Smooth frosting with sharp edges is the #1 struggle among cake decorators and in this video I’ll share a foolproof technique to achieve them!
If you prefer to watch a video of this tutorial, scroll to the bottom of the page.
You can use any kind of buttercream for this technique. I’m using my 4 Minute Buttercream, which I love because it’s quick and easy to make, it’s stable, and it makes hundreds of decorating techniques possible!
Frost your cake as normal apart from one thing. Just like you normally would, spread the frosting on and then scrape it with a cake comb to smooth it.
Then do your touchups over any air pockets or indents, by spreading more frosting over those areas and scraping again until the sides are nice and smooth.
The difference for this technique for sharp edges is that you need to push the frosting up as you’re spreading it so that it sticks up above the top edge of the cake, all the way around the cake. You won’t have another chance to fix this later so it’s essential to get it right now so as a double check, after smoothing the frosting on the sides of the cake with your cake comb, it’s a good idea to spread another layer of frosting around the top edge and scrape that smooth. Whether you’re using this techie or any other technique to flatten the top edge of the cake, you won’t get neat results unless your frosting goes up high enough.
Your cake will now have smooth sides but an uneven top edge, which should be sticking up higher than the smooth top surface of the cake. Put your cake in the freezer for 30 minutes, to chill the frosting.
Meanwhile, boil some water and pour it into a cup or a bowl or even a vase, ideally something as tall as the length of the blade of your knife. Take your cake out of the freezer and dip your knife into the hot water and then dry the knife on a towel or paper towel.
Use the knife to cut off that frosting sticking up above the top edge of the cake. It’s going to be messy to begin with, because there are lots of chunks of frosting to remove.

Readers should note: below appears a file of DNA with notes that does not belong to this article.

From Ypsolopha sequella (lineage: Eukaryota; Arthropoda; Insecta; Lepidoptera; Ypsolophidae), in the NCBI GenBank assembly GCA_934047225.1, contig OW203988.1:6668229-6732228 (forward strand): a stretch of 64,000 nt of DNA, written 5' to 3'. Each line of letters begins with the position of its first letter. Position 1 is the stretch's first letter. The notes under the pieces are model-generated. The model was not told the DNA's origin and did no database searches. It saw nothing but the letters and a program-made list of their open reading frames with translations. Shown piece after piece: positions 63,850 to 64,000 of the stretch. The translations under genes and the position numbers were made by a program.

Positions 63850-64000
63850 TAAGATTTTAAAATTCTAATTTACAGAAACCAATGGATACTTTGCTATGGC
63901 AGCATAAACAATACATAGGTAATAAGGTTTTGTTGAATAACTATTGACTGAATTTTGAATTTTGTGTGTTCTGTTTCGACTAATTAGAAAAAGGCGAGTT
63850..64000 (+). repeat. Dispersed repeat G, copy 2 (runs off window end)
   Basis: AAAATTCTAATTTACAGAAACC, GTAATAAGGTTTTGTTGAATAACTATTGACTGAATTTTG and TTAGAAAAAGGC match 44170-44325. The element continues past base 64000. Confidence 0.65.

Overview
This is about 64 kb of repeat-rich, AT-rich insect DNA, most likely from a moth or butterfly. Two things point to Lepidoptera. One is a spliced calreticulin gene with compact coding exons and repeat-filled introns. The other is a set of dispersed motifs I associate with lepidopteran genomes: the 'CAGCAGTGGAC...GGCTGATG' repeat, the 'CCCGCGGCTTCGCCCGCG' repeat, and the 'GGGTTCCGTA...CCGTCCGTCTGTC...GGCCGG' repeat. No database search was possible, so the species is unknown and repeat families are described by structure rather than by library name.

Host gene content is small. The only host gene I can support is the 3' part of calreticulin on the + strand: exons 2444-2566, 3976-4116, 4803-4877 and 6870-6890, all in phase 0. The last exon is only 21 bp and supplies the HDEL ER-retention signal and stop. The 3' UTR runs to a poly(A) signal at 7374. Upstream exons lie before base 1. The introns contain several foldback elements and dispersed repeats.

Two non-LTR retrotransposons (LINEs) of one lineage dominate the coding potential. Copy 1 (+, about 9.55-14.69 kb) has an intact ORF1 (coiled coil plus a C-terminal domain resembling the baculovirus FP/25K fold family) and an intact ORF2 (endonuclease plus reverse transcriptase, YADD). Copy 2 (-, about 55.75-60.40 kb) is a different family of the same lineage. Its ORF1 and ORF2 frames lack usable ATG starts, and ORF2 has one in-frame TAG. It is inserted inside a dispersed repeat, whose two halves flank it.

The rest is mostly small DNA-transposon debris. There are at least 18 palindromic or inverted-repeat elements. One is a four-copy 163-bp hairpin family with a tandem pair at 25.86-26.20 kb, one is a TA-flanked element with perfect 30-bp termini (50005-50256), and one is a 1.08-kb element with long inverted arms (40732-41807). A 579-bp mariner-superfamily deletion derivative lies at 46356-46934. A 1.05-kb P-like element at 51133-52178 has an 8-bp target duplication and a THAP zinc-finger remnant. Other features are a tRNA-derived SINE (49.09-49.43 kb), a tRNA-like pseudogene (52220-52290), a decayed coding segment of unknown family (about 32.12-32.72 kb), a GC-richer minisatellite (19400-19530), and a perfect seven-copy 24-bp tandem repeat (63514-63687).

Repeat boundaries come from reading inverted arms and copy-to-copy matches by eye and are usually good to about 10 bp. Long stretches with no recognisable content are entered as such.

Dip your knife into the hot water every 30 seconds or so, shaking it around to loosen any frosting attached to it. Always dry the knife off before using it on the cake again, and use the knife immediately after dipping and drying it so that it’s hot when you come into contact with the frosting.
You should brush the chunks of frosting that you cut off, off the cake before they warm up and stick to the frosted cake. If you scrape them into a bowl you can reuse the frosting when it warms up!
After several spins of the cake, the frosting on the top will almost be level, so cutting gets easier. If you notice any dregs of cut off frosting sticking to the cake, lift those off with your knife now, before they set onto the cake. Since you’re spinning the cake while pressing your knife down slightly to trim the frosting, your knife will stay at the same height all the way around the cake so you’ll have a perfectly level cake top, with sharp angles from the top down onto the side of the cake.
Any idents you see around the top edge of the cake are there because the frosting wasn’t spread high enough there, and you can keep trimming but just keep in mind that there’s a crumb coat and cake underneath the frosting, so if you cut off too much frosting you’ll expose those!
Your cake board will be covered with frosting smudges now, so wrap a towel or paper towel around your finger and push down firmly on the cake board as you spin the cake and you’ll wipe off all of those smudges. Since the cake has been chilled, the frosting on the cake will be firm and even if you accidentally brush against the side of the cake with your towel or paper towel, you won’t damage the frosting.
Now you can decorate your cake and any design will look its best on a cake with smooth frosting with sharp edges!
If you have any questions about this method, ask me in the comments! Check out my online cake school for hundreds of cake designs and techniques and join my ClubPLUS for access to them all!
Here’s the video version of this tutorial:
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